Vol.42  「Are COVID surges becoming predictable? Latest Omicron subvariants offer a hint」

Last Updated 27 May 2022. Cellspect Co., Ltd.

Due to the differences in mutations, several subvariants of Omicron have been discovered recently in the world. According to the monitoring of the U.S. CDC, the proportion of the subvariant "BA.212.1" of SARS-CoV-2 (COVID-19) Omicron subvariant BA.2 is rising to 36.5% by the end of April in the U.S. South Africa also reported new Omicron subvariants BA.4 and BA.5, which accounted for nearly 60% by the end of April. All three subvariants appear to have spread faster than the current global epidemic of BA.2, causing a new wave of increases in cases and hospitalizations in the United States and South Africa.

 

Outside South Africa, BA.4 and BA.5 have also been found in over 15 countries. Studies have shown that BA.4 and BA.5 may evade antibodies caused by the original Omicron virus, BA.1, and the researchers believe that BA.4 and BA.5 "may lead to new waves of infection." It is worth noting that BA.212.1, BA.4 and BA.5 all have the L452Q mutation, which is the key mutation site of the previous Delta, but the absence of this mutation in the original Omicron may give the virus more advantages in transmission and immune escape.

While there are still concerns over whether the unknown subvariants of the virus could render the vaccine ineffective and increase the number of infections, some scientists have recently suggested that the rise of these Omicron subvariants may mean that SARS-CoV-2 waves are beginning to settle into predictable patterns, with new waves periodically emerging from circulating strains. 

 

“These are the first signs that the virus is evolving differently,” compared with the first two years of the pandemic when variants seemed to appear out of nowhere, says Tulio de Oliveira, a bioinformatician at Stellenbosch University in South Africa. Previous variants, including Alpha, Delta and Omicron, differed substantially from their immediate predecessors, and all emerged, instead, from distant branches on the SARS-CoV-2 family tree.

Virologist David Ho at Columbia University in New York City said that the emergence of these strains suggests that the Omicron lineage is continuing to make gains by eroding immunity. “It’s pretty clear that there are a few holes in Omicron that are gradually being filled up by these new subvariants”, said Ho. If SARS-CoV-2 continues along this path, its evolution could come to resemble that of other respiratory infections, such as influenza. In this scenario, immune-evading mutations in circulating variants, such as Omicron, could combine with dips in population-wide immunity to become the key drivers of periodic waves of infection. It is probably what we should expect to see more and more of in the future.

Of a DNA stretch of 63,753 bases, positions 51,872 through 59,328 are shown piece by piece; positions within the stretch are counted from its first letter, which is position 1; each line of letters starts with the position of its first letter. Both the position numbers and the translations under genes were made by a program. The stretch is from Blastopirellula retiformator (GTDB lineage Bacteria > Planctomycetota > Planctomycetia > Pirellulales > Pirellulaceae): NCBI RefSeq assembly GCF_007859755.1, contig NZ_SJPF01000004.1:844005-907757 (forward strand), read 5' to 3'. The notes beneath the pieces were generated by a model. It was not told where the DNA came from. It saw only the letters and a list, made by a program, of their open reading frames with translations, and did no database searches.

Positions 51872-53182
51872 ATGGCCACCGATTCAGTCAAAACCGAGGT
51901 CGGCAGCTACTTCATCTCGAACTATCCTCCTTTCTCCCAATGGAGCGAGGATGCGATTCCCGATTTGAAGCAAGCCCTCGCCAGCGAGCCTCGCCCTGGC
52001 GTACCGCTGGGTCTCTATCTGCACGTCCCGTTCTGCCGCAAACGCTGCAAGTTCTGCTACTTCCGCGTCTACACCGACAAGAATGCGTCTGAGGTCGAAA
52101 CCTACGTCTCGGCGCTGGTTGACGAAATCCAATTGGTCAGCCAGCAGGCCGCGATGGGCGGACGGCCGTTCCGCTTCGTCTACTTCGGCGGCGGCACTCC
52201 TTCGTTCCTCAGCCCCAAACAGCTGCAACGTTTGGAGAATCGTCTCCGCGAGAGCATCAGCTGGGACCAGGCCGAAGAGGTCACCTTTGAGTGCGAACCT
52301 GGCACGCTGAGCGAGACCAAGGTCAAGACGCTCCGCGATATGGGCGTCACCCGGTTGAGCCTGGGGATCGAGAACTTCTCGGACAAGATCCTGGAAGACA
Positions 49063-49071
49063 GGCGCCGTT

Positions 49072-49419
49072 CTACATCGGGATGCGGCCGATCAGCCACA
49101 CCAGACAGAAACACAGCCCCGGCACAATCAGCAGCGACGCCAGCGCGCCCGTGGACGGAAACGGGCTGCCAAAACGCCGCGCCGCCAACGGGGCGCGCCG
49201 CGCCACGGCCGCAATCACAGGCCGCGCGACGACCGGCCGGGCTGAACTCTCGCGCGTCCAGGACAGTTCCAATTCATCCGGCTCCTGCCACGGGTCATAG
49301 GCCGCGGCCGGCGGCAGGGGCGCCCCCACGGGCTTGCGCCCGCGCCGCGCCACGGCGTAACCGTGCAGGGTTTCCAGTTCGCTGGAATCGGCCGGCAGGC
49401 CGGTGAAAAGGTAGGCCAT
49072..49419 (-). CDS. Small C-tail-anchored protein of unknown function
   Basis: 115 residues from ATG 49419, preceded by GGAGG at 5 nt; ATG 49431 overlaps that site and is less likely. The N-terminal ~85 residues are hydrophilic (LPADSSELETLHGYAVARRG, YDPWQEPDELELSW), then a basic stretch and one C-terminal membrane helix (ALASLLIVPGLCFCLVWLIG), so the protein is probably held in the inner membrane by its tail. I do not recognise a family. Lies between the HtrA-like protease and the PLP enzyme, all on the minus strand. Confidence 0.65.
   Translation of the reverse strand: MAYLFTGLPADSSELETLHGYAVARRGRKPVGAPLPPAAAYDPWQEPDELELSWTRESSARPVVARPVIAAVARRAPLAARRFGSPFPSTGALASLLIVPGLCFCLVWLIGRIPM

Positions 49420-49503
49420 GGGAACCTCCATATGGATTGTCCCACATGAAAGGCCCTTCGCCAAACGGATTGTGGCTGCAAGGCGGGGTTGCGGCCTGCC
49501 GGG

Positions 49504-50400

In fact, in addition to SARS-CoV-2, there are four other coronaviruses that are already circulating in the population. According to research in Europe and the United States, about 1 in 10 people who have flu symptoms during the flu season each year actually get the coronavirus, not the flu virus, so the coronavirus has long been in our lives. As for when the COVID-19 virus will become the fifth "normal" virus to persist in the human population for a long time, it may ultimately depend on our means. It is believed that when the virus becomes predictable and controllable, humans can coexist peacefully with the virus.

 References:​​

  1. Carolyn Crist, May 4, 2022, “Latest COVID Subvariants Create New Waves, Evade Immunity”. Medical Device Network

  2. Ewen Callaway, May 6, 2022, “Are COVID surges becoming more predictable? New Omicron variants offer a hint”. Nature.

  3. Houriiyah Tegally et al., May 2, 2022. “Continued Emergence and Evolution of Omicron in South Africa: New BA.4 and BA.5 lineages” medRxiv

  4. Xiaoliang Xie et al., May 2, 2022. “BA.2.12.1, BA.4 and BA.5 escape antibodies elicited by Omicron BA.1 infection” bioRxiv

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